I Want to be a National Hero

Posted: October 15, 2012 in Politics/Current affairs
Tags: , , , ,

Every October we Jamaicans proudly celebrate National Heroes Day. And every year like clockwork certain topics of conversation arise. These topics range from interesting to downright controversial.

Some of us want to talk about why more is not taught in schools about our heroes (esp the philosophies of Marcus Garvey). Others want to talk about which hero is the greatest/their favourite. Others want to condemn the take over of heroes day by all inclusive parties and perceived drunken raving. The more controversial of us want to advocate for the deletion of some names from the slate of national heroes.

Whilst I am far from that controversial (well maybe just for the purposes of this piece), the issue that has been gripping my mind for about four or five National Heroes’ Days now seems to be societally controversial as well. What has been bothering me is the seeming social consensus that the list of national heroes is closed.

Bring up the issue of persons who you think could or even worse SHOULD be accorded the nation’s highest honour and one risks being seen as having committed the worse act of blasphemy.

This notion of there never ever being another national hero in Jamaica is really troubling to me. But before I delve further into my argument for more national heroes (extant or future).  Let’s deal with some facts.

According to the National Honours and Awards Act 1969 Article 6(2)

Subject to the provisions of subsection (3) the
Governor-General may by instrument under the Broad Seal
confer the honour of National Hero upon any person who was
born in Jamaica or is, or at the time of his death was, a citizen of
Jamaica and rendered to Jamaica service of the most
distinguished nature.”

Now there is no further elaboration as to what exactly constitutes “service of the most distinguished nature” , so what do we do. Maybe we can glean what is expected of a National Hero. Leader of a Slave rebellion, Maroon leader, Advocates for the rights of the newly freed, Renowned pan-africanist and pro-black philosopher and political leaders at independence  Far from doing any of them justice, the previous phrases encapsulate this notion of service of the most distinguished nature.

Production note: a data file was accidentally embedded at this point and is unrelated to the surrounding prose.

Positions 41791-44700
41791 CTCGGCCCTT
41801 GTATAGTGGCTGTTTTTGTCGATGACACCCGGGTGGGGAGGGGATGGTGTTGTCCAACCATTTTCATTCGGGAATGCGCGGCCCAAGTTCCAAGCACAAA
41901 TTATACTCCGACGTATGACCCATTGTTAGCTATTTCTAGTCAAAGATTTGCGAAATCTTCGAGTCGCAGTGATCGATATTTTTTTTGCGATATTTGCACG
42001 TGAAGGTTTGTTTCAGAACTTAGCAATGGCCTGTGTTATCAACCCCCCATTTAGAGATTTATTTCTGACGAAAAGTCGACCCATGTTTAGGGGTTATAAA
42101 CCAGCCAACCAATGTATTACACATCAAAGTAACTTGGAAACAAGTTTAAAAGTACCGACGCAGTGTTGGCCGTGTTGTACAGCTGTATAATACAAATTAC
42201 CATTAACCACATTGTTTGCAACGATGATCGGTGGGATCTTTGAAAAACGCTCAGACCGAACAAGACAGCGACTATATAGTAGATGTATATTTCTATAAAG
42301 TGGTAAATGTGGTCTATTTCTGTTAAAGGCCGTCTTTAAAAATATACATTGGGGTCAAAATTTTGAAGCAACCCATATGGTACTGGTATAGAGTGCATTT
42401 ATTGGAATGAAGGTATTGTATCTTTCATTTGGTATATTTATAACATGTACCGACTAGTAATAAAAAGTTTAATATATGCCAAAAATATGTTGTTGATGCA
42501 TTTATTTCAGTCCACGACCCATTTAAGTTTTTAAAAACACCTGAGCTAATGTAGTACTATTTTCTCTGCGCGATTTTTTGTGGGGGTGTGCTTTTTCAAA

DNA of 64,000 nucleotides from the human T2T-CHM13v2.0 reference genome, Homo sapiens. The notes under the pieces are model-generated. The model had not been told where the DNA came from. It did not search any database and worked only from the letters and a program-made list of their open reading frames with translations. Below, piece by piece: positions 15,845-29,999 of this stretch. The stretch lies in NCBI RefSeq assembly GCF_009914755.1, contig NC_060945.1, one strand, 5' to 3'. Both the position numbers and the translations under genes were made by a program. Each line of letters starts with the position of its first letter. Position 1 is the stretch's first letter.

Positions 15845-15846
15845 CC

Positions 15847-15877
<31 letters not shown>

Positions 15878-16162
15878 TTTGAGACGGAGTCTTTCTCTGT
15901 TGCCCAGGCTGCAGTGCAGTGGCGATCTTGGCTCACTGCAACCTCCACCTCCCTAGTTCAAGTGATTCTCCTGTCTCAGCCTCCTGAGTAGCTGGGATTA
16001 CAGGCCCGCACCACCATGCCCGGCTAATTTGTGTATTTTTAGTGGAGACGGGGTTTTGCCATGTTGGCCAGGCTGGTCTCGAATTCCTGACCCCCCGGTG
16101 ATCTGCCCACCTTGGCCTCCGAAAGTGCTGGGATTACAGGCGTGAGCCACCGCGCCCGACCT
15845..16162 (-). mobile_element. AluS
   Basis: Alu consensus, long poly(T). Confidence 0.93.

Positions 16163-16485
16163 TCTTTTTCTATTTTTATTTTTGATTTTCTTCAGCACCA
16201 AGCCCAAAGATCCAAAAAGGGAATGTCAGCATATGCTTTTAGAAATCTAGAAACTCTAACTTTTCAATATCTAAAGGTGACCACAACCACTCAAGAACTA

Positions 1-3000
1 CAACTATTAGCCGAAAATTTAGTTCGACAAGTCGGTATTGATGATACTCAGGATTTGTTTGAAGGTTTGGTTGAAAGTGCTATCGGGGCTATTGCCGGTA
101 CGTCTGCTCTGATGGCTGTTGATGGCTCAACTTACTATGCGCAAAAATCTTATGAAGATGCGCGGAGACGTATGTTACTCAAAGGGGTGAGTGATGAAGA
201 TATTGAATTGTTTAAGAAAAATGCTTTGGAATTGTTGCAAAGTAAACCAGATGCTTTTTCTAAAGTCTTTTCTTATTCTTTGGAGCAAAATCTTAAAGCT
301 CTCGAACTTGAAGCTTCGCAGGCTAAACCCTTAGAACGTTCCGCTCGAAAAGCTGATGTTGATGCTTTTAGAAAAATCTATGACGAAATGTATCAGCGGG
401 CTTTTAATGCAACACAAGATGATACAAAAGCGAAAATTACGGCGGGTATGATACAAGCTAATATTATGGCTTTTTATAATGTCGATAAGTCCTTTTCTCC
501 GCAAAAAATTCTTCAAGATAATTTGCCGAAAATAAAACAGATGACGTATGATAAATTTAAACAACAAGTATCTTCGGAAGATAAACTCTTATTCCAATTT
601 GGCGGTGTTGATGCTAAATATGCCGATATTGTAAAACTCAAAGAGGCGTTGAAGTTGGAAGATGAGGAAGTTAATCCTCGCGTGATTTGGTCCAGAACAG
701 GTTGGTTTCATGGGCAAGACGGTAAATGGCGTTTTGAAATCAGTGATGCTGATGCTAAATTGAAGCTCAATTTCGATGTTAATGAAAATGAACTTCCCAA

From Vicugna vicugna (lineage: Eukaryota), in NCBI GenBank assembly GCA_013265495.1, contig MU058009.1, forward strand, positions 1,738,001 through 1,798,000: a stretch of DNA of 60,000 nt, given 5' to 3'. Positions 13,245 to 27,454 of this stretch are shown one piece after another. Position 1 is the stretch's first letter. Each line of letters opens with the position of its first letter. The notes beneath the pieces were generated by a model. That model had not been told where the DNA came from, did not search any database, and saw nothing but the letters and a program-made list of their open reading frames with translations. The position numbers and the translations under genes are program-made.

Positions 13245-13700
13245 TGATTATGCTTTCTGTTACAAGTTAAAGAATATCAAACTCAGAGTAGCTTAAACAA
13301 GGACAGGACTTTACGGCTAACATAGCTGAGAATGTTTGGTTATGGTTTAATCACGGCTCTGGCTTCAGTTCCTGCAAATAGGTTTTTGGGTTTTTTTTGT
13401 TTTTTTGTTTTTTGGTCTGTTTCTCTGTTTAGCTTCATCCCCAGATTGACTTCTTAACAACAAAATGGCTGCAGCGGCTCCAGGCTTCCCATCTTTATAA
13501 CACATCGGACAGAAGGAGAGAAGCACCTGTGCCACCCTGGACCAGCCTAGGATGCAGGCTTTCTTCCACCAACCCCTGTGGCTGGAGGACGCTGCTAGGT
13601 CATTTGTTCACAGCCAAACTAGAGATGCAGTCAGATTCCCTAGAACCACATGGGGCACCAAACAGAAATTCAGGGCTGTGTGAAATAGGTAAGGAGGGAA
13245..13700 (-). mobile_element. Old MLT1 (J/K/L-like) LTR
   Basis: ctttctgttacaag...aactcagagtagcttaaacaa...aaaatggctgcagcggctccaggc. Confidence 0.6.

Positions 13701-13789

So, has anyone in the history of Jamaica beyond our 6 heroes and heroine met the Criteria for the highest honour in the land. I don’t wish to get into the back and forth on this aspect of it but it is my humble opinion that at the very least, a plausible case can be made for a few persons. Persons I unapologetically place in the ballpark of such an honour  include The Honourable Robert Nesta Marley, Dr The Honourable Louise Bennett-Coverley and most controversially The Honourable Usain Bolt. Agree?

My gripe is not so much with persons who have been slighted. My gripe is if I wish to be the next Jamaican National Hero it should not be seen as a delusional aspiration. If we as Jamaicans cannot aspire to the highest honour of the Land then where are we going. Are we saying all the major contributions to Jamaica’s  development have been made already. THAT CANNOT BE. We as a nation still have a significant way to go and we need more national heroes to rise up to help this process along.

So on this special National Heroes Day in the 50th year of Jamaican Independence let us all aspire to work towards the upliftment of Jamaican society so much so that somewhere down the line we can be honoured AND NOT NECESSARILY WHEN WE ARE DEAD!!!!

shalom.

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Comments
  1. Interesting read. I could see this leading to a civil war though. Because Michael Manley is going to be up there in a lot of people’s minds. Then, you know that Eddie Seaga will have to be there after that. Then why not PJ Patterson who is our most successful political leader in terms of elections? And why, Mrs Simpson-Miller is a woman from the bowels of the working class. Shouldn’t we honour that?

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